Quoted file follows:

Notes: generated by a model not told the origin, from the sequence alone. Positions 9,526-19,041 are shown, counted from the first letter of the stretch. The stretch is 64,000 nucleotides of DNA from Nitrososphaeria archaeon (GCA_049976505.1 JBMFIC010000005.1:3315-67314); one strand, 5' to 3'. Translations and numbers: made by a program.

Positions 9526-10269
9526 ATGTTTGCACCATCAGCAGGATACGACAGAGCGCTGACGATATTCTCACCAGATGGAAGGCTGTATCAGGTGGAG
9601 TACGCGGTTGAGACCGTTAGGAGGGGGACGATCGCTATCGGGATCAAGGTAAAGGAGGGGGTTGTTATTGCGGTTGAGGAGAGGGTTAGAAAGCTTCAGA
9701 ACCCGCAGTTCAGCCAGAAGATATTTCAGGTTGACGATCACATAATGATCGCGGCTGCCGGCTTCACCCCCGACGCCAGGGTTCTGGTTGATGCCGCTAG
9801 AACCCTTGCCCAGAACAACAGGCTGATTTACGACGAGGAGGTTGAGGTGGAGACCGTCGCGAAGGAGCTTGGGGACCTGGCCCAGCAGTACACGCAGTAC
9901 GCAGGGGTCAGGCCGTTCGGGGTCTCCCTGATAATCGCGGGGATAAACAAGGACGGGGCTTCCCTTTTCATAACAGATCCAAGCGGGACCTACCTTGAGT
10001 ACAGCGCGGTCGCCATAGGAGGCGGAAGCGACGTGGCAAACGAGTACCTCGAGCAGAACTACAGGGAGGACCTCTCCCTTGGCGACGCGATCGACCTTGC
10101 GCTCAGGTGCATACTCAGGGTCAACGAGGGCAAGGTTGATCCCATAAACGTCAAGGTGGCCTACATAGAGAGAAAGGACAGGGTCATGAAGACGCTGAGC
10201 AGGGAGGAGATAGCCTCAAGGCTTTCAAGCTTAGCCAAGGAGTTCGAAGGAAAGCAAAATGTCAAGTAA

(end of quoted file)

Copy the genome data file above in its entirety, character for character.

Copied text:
Notes: generated by a model not told the origin, from the sequence alone. Positions 9,526-19,041 are shown, counted from the first letter of the stretch. The stretch is 64,000 nucleotides of DNA from Nitrososphaeria archaeon (GCA_049976505.1 JBMFIC010000005.1:3315-67314); one strand, 5' to 3'. Translations and numbers: made by a program.

Positions 9526-10269
9526 ATGTTTGCACCATCAGCAGGATACGACAGAGCGCTGACGATATTCTCACCAGATGGAAGGCTGTATCAGGTGGAG
9601 TACGCGGTTGAGACCGTTAGGAGGGGGACGATCGCTATCGGGATCAAGGTAAAGGAGGGGGTTGTTATTGCGGTTGAGGAGAGGGTTAGAAAGCTTCAGA
9701 ACCCGCAGTTCAGCCAGAAGATATTTCAGGTTGACGATCACATAATGATCGCGGCTGCCGGCTTCACCCCCGACGCCAGGGTTCTGGTTGATGCCGCTAG
9801 AACCCTTGCCCAGAACAACAGGCTGATTTACGACGAGGAGGTTGAGGTGGAGACCGTCGCGAAGGAGCTTGGGGACCTGGCCCAGCAGTACACGCAGTAC
9901 GCAGGGGTCAGGCCGTTCGGGGTCTCCCTGATAATCGCGGGGATAAACAAGGACGGGGCTTCCCTTTTCATAACAGATCCAAGCGGGACCTACCTTGAGT
10001 ACAGCGCGGTCGCCATAGGAGGCGGAAGCGACGTGGCAAACGAGTACCTCGAGCAGAACTACAGGGAGGACCTCTCCCTTGGCGACGCGATCGACCTTGC
10101 GCTCAGGTGCATACTCAGGGTCAACGAGGGCAAGGTTGATCCCATAAACGTCAAGGTGGCCTACATAGAGAGAAAGGACAGGGTCATGAAGACGCTGAGC
10201 AGGGAGGAGATAGCCTCAAGGCTTTCAAGCTTAGCCAAGGAGTTCGAAGGAAAGCAAAATGTCAAGTAA